Feds prescribe $9m cash injection to counter 5G phobias

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Feds prescribe $9m cash injection to counter 5G phobias

Bid to counter spread of "misinformation".

The federal government has gone on the offensive against a growing anti-5G movement in some communities, freeing-up a cash splash of $9 million over four years to get back on the community relations front foot with “additional scientific research and further public education”.

The move, announced on Monday, comes amid broader government and industry concern that US-style conspiracy theories – which cover topics ranging from public health immunisation, water fluoridation and the electromagnetic radiation – are quickly taking root in some communities.

The proliferation of community based opposition to the rollout of 5G, which is just starting to occur across Australia, is potentially a major headache for the government and telecommunications industry because of its potential disrupt infrastructure renewal and substantially increase costs.

While most anti-5G groups initially muster and organise their actions online, the political trench warfare typically starts at the local government level in the form concerned resident opposition to the construction and placement of new infrastructure.

A major issue for governments to date has been that campaigns run by groups opposed to 5G and mobile infrastructure can often move much quicker than government responses and fire a barrage of alarming claims that often go unchallenged because of slow responses.

Opposition to 5G, like the anti-vaccination movement, also straddles socioeconomic groups with growing support among both low income and high income demographics.

That sub-optimal public situation now needs to be urgently addressed, judging by the federal government’s response, with Communications Minister Paul Fletcher saying that “the Government recognises that there is significant community interest in being satisfied that rigorous safety standards are in place as new 5G mobile networks are rolled out around Australia.”

Fletcher also wants the science to do the talking – a slightly awkward tightrope to walk given previous antipathy towards the broader scientific community on issues such as climate science by parts of the Coalition, which has even extended to the health impact of investigating wind farms.

Irrespective, he’s having a go at applying rationality and evidence to an increasingly emotional debate.

“The rigorous safety standards for mobile networks and devices in Australia draw on extensive scientific research into EME [electromagnetic energy] emissions, globally and in Australia, over many decades,” Fletcher said.

“Emissions from mobile networks and devices in Australia typically fall below the regulated limits by factors of a hundred or more.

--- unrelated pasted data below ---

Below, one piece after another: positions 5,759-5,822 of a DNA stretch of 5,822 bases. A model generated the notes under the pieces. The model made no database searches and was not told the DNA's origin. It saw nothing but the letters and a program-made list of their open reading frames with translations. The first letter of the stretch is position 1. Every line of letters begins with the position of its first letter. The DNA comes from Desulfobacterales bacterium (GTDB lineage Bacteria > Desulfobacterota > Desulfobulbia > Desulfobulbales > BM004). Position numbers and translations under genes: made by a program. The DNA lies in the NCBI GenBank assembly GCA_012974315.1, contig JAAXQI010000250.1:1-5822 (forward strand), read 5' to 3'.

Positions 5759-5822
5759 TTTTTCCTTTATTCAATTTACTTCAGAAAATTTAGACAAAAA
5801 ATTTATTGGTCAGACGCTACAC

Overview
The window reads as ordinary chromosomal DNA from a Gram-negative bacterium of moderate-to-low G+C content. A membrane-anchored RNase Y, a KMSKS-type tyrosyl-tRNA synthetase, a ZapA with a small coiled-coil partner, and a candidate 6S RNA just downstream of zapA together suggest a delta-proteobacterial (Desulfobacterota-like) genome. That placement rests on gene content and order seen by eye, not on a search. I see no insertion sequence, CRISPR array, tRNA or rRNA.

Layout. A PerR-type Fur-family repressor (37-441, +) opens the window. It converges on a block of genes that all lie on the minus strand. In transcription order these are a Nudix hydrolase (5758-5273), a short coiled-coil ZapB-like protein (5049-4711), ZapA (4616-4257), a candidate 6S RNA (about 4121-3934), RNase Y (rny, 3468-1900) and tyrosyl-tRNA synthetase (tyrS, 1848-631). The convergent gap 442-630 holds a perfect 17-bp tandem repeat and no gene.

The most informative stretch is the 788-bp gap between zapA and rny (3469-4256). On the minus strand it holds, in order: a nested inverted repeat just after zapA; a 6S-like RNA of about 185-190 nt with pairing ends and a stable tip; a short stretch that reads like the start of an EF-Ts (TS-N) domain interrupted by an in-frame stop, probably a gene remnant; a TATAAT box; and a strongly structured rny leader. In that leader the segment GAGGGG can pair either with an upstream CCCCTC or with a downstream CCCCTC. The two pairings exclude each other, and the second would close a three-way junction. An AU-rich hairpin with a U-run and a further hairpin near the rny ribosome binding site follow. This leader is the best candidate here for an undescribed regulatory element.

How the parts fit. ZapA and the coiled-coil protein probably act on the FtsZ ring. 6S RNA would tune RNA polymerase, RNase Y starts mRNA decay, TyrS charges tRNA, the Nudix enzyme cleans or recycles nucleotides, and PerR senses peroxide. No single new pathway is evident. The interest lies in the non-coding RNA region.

"EME levels from mobile networks and devices are typically at similar levels to familiar household devices such as microwave ovens and baby monitors."

The head and shoulders of the evidence and education response is an “enhanced’ EME program to “make sure all Australians have access to clear, reliable and reputable information so they can take advantage of new technologies like 5G – and feel empowered to do so safely.”

The government’s radiation regulator, the Australian Radiation Protection and Nuclear Safety Agency (ARPANSA), will get more money for more research that will also draw upon international work “by the International Commission on Non-Ionizing Radiation Protection (ICNIRP) and the World Health Organization (WHO),” Fletcher said.

At the ground level, a major challenge for the government and carriers is that the 5G rollout will require many more cells in far more places at a closer distance than previous 3G and 4G cells to make it a reality, a situation that makes it naturally more intrusive and prolific.

At a minimum, the larger number of 5G cells that will have to be put in place will mean there are more debates and arguments to be had at a grassroots community level.

So expect a substantial ad campaign to accompany an upgrade to 5G in your neighbourhood when it arrives.

Peak body the Australian Mobile Telecommunications Association (AMTA) says the government response is not before time.

AMTA chief executive Chris Althaus said there was a “need to address misinformation about EME, which has caused concerns in some parts of the community.”

“Where we can, AMTA and industry will support the Government with its enhanced EME safety program and its efforts to raise awareness around credible research to maintain high levels of public confidence in the health and safety of 5G mobile networks," Althaus said.

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